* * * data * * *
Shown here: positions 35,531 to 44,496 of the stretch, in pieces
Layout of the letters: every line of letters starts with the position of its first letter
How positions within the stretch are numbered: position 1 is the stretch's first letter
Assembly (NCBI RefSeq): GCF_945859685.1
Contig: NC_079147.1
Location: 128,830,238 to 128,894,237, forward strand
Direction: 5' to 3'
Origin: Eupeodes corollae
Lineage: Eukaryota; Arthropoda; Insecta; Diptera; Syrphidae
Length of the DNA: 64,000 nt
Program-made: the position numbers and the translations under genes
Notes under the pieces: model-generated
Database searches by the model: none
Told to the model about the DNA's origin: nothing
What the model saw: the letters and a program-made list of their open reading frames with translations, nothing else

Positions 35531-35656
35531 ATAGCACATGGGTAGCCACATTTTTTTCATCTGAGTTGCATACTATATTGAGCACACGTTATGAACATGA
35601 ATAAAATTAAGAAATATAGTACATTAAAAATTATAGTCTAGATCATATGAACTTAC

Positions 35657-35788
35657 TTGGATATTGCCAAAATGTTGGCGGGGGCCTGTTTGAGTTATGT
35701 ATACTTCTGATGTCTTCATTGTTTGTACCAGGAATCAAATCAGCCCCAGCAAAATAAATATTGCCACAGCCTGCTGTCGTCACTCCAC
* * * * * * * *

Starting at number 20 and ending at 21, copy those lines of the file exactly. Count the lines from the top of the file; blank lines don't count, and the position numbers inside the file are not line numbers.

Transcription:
35657 TTGGATATTGCCAAAATGTTGGCGGGGGCCTGTTTGAGTTATGT
35701 ATACTTCTGATGTCTTCATTGTTTGTACCAGGAATCAAATCAGCCCCAGCAAAATAAATATTGCCACAGCCTGCTGTCGTCACTCCAC